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Transition Risks in the Fed’s Second District and the Nation
Climate change may pose two types of risk to the economy—from policies and consumer preferences as the energy system transitions to a lower dependence on carbon (in other words, transition risks) or from damages stemming from the direct impacts of climate change (physical risks). In this post, we follow up on our previous post that studied the exposure of the Federal Reserve’s Second District to physical risks by considering how transition risks affect different parts of the District and how they differentially affect the District relative to the nation. We find that, relative to other ...
The Great Recession and Recovery in the Tri-State Region
In 2008, as the financial crisis unfolded and the U.S. economy tumbled into a sharp recession, the outlook for the tri-state region (New York, New Jersey, and Connecticut) and especially New York City—the heart of the nation's financial industry—looked grim. Regional economists feared an economic downturn as harsh as the one in 2001, or the even deeper recession of the early 1990s. Now, as the recovery takes hold, we can report that although the economic downturn was severe in the region, with the unemployment rate surging above 9 percent in many places, it was less severe than many had ...
How Do Natural Disasters Affect Small Business Owners in the Fed’s Second District?
In this post, we follow up on the previous Liberty Street Economics post in this series by studying other impacts of extreme weather on the real sector. Data from the Federal Reserve’s Small Business Credit Survey (SBCS) shed light on how small businesses in the Second District are impacted by natural disasters (such as hurricanes, floods, wildfires, droughts, and winter storms). Among our findings are that increasing shares of small business firms in the region sustain losses from natural disasters, with minority-owned firms suffering losses at a disproportionately higher rate than ...
Just Released: A New Tool for Tracking Regional Employment Trends
Today we are launching a Regional Employment web interactive that gives users a convenient place to measure and analyze employment trends in the Federal Reserve’s Second District. The interactive features the New York Fed’s early benchmarked regional employment data, which anticipate revisions that are made to official preliminary data released by the Bureau of Labor Statistics at a later date, and so tend to track employment trends more closely than initial monthly releases. The new interactive illustrates employment trends for more than twenty geographies in the region, including ...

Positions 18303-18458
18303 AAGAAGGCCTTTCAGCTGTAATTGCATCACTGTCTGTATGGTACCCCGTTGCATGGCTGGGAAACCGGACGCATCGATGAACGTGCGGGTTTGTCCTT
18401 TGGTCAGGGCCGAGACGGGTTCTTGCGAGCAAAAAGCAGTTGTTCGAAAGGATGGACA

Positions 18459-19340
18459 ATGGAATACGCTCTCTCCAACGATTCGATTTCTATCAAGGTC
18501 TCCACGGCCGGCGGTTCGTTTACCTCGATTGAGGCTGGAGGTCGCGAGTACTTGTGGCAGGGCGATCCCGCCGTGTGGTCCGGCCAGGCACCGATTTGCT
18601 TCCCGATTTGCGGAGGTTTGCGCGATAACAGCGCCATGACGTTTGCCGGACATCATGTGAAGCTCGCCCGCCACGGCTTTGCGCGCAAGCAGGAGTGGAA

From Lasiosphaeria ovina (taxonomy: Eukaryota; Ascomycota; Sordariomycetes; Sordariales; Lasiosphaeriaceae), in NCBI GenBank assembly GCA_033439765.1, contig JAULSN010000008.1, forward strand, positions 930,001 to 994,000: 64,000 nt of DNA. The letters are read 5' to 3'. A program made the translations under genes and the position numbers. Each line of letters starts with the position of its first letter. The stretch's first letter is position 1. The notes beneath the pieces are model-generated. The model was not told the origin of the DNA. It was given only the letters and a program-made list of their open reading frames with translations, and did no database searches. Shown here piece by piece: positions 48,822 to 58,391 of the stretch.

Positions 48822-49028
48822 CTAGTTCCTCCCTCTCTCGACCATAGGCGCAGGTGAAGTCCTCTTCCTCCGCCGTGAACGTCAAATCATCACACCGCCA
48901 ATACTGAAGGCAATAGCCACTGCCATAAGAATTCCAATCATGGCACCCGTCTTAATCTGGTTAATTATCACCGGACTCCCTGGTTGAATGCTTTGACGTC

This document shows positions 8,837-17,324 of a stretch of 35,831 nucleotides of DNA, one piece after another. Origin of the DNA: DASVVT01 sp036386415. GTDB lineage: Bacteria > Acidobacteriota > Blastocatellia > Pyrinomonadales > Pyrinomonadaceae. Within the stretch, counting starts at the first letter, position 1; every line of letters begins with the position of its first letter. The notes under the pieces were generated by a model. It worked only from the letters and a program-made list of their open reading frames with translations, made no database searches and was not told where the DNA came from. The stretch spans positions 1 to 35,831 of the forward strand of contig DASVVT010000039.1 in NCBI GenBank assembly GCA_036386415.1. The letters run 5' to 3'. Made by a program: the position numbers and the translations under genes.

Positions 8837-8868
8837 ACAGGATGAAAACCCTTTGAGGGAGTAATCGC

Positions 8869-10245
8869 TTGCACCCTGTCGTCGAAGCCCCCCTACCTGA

Comparing Physical Risk: The Fed’s Second District versus the Nation
In this post, we discuss the climate-related risks faced by the Federal Reserve’s Second District and compare these with risks faced by the nation as a whole. The comparison helps contextualize the risks while framing them in the broader context of a changing climate at the national level. We show that the continental Second District—an area consisting of New York State, the twelve northern-most counties of New Jersey, and Fairfield County in Connecticut—faces fewer and less severe climate-related physical risks than the nation as a whole. However, the areas that comprise the Second ...
Small Business Recovery after Natural Disasters in the Fed’s Second District
A previous Liberty Street Economics post found that minority-owned small businesses in the Federal Reserve’s Second District have been particularly vulnerable to natural disasters. Here we focus on the aftermath of disasters (such as hurricanes, floods, wildfires, droughts, and winter storms) and examine disparities in the ability of these firms to reopen their businesses and access disaster relief. Our results indicate that while white- and minority-owned firms remain closed for similar durations, the latter are more reliant on external funding from government and private sources to cope ...